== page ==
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Change your mood habits for a better 2018


Change your mood habits for a better 2018

Graphic of mood habits board in emojis Abobe

Change your mood habits for a better 2018

Have you noticed that you have mood habits? When you wake up, you have certain feelings that may repeat themselves through the day? You’re happy and serene. You’re agitated from the get-go. You’re immediately reminded of something that makes you sad and the sad feelings keep returning. You’re crazed by politics and everything that’s going wrong in the world. There’s plenty to worry about.

Oh, and there’s more. You always have a list of things in your head that you feel you have to do and stay focused on  until the list of tasks is completed. You’re listless and can’t get moving, and that feeling stays with you all day. Your mood habits tell a lot about you. In fact, you mood habits can make you a success or…not so much. Are you paying attention. You do have control over this. You just don’t know it.

Mood Habits Are Like Muscle Memory

It may seem hard to believe that, like athletes create muscle memory that makes them excel, all of us have emotional memory we have cultivated that helps or hinders us every day. In fact, our feelings about ourselves, our situation, and other people are often ingrained habits we’ve learned over time. We repeat the feelings every day because we are used to them. Even if they make us miserable.

Mood Habits Makes Us Feel Bad, Sad, Useless

No one wants to wake up feeling mad, sad, bad, useless, scared, defeated. But those feelings are our excuses. Where do those feelings come from and do we have to keep them? The feelings come from our experiences as children, as teens, young adults, and the way other people have treated us in many situations. If your parent has told you you’re no good, you’re not going to grow up feeling good. Or if you experienced problems with math or sports or relationships, you may decide you’re really and truly no good. Then you may be stuck in those feelings until something changes it.

Don’t Beat Yourself Or Loved Ones Up

Bi Polar disorder, clinical depression, substance use, food disorders and other mental health problems, however, are not bad habits that can be changed by positive thinking. Treatment is necessary. Get a mental health check up and get help if you need it. And don’t be mad at yourself because your brain doesn’t always do what you want it to do. For 2018 getting help to change your mood habits could change your whole life.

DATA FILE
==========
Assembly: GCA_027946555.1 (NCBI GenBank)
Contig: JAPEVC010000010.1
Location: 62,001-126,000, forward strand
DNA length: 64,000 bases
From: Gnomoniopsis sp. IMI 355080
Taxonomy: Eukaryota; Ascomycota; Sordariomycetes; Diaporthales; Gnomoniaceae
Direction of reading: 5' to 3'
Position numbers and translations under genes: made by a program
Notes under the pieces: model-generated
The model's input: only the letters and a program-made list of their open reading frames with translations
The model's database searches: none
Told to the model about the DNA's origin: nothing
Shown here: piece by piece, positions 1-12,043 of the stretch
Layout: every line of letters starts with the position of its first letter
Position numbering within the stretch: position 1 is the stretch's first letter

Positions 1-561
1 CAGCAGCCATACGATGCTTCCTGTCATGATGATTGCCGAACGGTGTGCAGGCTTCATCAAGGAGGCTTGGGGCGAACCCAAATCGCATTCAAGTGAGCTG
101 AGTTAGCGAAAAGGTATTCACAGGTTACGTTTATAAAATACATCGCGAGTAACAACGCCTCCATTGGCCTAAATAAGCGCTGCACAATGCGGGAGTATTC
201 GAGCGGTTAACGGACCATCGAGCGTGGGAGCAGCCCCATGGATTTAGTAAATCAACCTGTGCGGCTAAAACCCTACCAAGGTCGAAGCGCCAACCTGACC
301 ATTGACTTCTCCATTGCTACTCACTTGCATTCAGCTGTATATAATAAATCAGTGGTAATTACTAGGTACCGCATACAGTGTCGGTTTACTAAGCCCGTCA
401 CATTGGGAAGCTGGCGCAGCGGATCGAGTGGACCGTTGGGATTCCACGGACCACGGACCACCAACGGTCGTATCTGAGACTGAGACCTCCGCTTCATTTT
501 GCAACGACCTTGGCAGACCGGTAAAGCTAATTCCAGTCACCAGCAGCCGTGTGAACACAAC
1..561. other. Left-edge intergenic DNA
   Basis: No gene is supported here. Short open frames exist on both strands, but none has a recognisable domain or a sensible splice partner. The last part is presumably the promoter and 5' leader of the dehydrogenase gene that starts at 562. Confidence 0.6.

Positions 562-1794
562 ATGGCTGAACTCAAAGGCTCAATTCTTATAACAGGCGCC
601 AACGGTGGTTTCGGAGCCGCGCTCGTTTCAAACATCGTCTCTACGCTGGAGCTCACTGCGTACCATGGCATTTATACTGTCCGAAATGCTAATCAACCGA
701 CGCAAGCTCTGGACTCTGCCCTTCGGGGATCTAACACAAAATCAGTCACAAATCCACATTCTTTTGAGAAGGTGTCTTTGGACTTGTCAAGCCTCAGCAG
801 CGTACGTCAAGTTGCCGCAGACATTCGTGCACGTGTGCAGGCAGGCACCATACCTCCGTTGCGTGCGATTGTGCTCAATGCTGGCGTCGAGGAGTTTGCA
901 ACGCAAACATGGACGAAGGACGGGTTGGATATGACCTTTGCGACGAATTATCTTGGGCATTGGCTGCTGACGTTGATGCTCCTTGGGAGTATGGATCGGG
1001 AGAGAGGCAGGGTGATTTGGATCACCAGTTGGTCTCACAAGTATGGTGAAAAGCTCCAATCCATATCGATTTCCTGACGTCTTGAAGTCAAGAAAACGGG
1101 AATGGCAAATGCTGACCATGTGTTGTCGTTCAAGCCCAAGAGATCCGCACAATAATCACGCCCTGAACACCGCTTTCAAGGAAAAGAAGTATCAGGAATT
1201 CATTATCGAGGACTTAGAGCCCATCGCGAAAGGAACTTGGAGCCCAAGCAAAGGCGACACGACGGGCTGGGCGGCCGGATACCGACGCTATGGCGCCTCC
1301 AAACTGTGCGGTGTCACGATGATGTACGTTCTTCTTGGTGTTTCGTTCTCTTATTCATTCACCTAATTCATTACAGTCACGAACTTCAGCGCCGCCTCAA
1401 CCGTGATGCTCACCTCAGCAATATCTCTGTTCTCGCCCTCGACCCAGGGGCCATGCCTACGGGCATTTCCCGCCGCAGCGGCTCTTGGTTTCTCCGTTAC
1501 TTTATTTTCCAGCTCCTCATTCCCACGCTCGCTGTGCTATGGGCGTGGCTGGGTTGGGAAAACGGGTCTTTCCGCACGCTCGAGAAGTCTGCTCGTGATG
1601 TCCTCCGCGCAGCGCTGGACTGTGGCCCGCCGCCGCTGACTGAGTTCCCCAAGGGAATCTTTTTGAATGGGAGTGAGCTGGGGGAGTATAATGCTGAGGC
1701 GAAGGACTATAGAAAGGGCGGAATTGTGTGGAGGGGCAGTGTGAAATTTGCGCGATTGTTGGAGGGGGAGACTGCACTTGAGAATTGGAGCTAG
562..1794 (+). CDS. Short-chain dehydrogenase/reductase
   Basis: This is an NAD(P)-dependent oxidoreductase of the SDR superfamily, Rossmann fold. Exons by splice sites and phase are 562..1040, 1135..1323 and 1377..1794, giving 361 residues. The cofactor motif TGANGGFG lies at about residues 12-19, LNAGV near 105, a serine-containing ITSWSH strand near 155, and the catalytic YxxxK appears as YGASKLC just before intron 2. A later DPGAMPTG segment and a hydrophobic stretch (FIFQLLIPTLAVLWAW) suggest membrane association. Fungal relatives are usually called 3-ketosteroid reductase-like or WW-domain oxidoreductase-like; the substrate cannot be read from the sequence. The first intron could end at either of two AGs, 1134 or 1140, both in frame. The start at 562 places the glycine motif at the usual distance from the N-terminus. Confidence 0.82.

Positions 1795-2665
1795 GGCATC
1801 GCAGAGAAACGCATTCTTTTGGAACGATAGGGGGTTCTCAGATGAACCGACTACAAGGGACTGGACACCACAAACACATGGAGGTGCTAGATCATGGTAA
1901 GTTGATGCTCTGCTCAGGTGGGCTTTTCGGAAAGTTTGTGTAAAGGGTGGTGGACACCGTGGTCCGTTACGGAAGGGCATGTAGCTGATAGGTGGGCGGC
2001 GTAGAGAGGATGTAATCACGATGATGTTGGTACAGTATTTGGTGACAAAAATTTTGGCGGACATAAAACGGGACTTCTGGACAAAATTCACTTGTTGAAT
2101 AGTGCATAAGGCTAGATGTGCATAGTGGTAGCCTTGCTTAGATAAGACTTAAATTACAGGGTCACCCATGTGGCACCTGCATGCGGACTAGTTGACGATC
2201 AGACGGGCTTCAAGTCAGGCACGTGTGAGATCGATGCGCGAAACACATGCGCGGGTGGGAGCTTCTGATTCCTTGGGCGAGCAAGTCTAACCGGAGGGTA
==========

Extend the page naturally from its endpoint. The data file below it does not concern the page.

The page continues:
Feelings Are Not Reality So They Aren’t Always Your Best Guide

We often hear in recovery that feelings are not reality. Resentments, rage, disappointments, unhappiness and discontent are all feelings that you have to nurture to sustain. You have to work at unhappiness to be unhappy. If you stop nurturing and feeding negative feelings, they can go away, or at least lessen. Truly. And that is a great goal. But it takes practice and you really have to want it. If you want to feel better and lift your mood, the best thing to do is to substitute a whole different palette of feelings. Think of it like changing your thought diet.

Wake Up With A List Of Things That Make You Feel Good or Happy

There may be many reasons for feeling unhappy or low, or resentful, or defeated or sad. There are just as many reasons to be happy, contented, and grateful no matter what your situation. If you start listing and repeating to yourself what makes you happy, what you’re grateful about, you can lose the negativity over time. You can feel better in 2018 than you did in 2017.

Try happy thinking and happy talking, and maybe your dreams will come true.



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Leslie Glass is the founder of Reach Out Recovery and the winner of the 2016 ASAM Media Award. Leslie is also the creator of Recovery Guidance, the information website for those seeking addiction and mental healthcare for professionals nationwide. Leslie is a journalist, director/producer of award-winning documentaries, and the author of 15 bestselling novels. Leslie has served as Chairman of the Board of Plays For Living, was a member of the Board of Directors of Mystery Writers of America. She has served as a Public Member of the Middle States Commission of Higher Education, as a VP of The Asolo Theatre, and was a Trustee of the New York City Police Foundation.

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